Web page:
By Tracey Walker | Photo by Jim Baron
“Cleveland needs a Peacock to make a proud noise,” Axelrod, whose services include master of ceremonies, dynamic benefit live auctioneer, host envoy, product ambassador, and bus tour host, says. His slogan is “Making events sensational.”
As Ohio goes, so goes the presidential race, as they say, and the decision to host the RNC in Cleveland “thrills” Peacock, he says.
“It has nothing to do with political beliefs but more importantly with our civic self-esteem for properly hosting and staging world-class events under the eye of the global media theater and dominating the news cycle,” he says. “This is healthy production and the opportunity to showcase our vast and diverse civic and cultural assets. We are world class and need to believe in ourselves. Cleveland has got to cease being so conservative and start thinking globally.”
In order to keep the RNC-Cleveland party spirit alive, Peacock plans on participating in countdown events after the Fourth of July.
“That will be the mode and vibe of RNC reality,” he says. “It will be a global circus, so why not a zany political circus theme? How about an open mic, ‘I survived the RNC,’ event in late July, where guests share their wildest stories?”
In early 2000 Peacock hosted an RNC event in Cuyahoga County that was themed “Elections, It’s a Jungle Out There.” He turned loose live animals, including exotic birds, spiders, lizards, and snakes for an indoor jungle theme.
Independence City Councilman Jim Trakas, who served as a county Republican chairman in Cuyahoga County at the time, says the “RNC Committee better hold on to their elephants. [Peacock] will be part of the great hospitality Cleveland shows to the Republican party.”
Growing up in a large Cleveland Heights family, Peacock has lived in Bratenahl for 35 years and has spent most of his life in entertainment. “I am a total extrovert and enjoy people of all ages,” he says. “I enjoy being live on stage. It’s in my very DNA.” He not only performs on stage; he’s hosted events and performed nationwide in vintage underground bomb shelters, on a major bridge, in a closed funeral home, and in an old airliner hull.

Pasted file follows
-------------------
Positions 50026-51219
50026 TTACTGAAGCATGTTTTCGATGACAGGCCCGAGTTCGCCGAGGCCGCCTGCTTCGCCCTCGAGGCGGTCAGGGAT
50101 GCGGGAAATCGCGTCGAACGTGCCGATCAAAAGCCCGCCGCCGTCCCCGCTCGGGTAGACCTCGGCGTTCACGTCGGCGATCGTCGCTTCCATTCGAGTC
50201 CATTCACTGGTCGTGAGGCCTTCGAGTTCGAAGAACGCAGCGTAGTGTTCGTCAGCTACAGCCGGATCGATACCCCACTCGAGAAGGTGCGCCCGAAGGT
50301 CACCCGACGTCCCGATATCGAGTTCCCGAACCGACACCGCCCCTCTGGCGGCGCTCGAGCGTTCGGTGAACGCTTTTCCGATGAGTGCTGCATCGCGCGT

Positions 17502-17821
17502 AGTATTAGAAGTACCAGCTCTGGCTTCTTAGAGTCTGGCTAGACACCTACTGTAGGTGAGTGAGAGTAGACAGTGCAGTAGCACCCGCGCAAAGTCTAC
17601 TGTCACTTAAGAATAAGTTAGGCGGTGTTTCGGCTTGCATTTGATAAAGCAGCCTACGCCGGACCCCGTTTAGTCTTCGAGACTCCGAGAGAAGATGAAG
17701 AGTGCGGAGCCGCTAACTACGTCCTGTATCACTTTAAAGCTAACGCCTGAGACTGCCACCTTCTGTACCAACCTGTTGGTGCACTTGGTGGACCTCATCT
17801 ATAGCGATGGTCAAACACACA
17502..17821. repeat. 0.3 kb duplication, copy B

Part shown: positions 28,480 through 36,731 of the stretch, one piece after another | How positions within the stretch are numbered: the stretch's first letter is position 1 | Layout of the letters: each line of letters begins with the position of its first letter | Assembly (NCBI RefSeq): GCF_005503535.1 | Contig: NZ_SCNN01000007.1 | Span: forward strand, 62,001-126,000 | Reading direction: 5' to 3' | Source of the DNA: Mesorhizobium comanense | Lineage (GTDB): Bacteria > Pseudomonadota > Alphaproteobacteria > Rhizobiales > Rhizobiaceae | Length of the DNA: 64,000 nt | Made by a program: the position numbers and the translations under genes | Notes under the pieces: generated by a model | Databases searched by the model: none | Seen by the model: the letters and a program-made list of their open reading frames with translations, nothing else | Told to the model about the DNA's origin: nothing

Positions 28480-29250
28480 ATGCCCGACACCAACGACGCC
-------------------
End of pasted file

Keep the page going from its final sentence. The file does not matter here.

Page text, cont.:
For 34 years, he was a food and merchandise executive for a national company, for which he coordinated and trained groups of hundreds of volunteers on a weekly basis for major special events. After his retirement in 2013, he served for two years as the Grand Ambassador of Las Vegas events before returning to his native Cleveland.
Being a part of Cleveland’s rock-and-roll legacy, Peacock was a regional one-hit-wonder teen glam rocker in the early 1970s and had a regional top 10 single, “Rock City USA.” He now plays bass in a 1950s show band, “The Secret Styles of Rock Pioneers.”
The nickname “Peacock” developed naturally because of his civic pride, colorful comedic nature, and being the designer and owner of the largest custom-made, themed jacket collection, which includes jackets with lights, multiple arms, and even one that squirts water. “I confess that it is an obsession, but it delivers joy to humanity and important causes,” Peacock says.
His stage and event jackets get a lot of attention and he tailors them to reflect a variety of product themes and situations.
“My talented seamstresses are tasked with taking the fabrics and constructing the perfect superior quality jacket that always brings a smile to the audience,” he says. “How the audience reacts or what they whisper to one another makes no difference. It keeps them there and engaged, wondering what I will do next.”
Peacock recounts a time a few years ago at an event in Las Vegas with Sir Elton John. “He was amazed at my jacket choices for this fundraiser. He said that he may well be known as the ‘Rocket Man,’ but Peacock wins as the ‘Jacket Man.’”
Peacock’s advice for the RNC, as well as other events, is to actually approach it in reverse. What does that mean?
“Establish your reasons and goal, then identify your target invitees. Finally engage with professionals who align with your vision and have the resources and experience to deliver what you desire with quality and on budget,” he says. “It does not have to be stressful even in this noisy digital era. This is where genuine ‘people power’ makes a triumphant return. Keep it real and light-hearted. Impression derives from expression. Just don’t over plan and overproduce the event. Give guests space for social interaction. That’s when the magic of relationships and ideas happen.”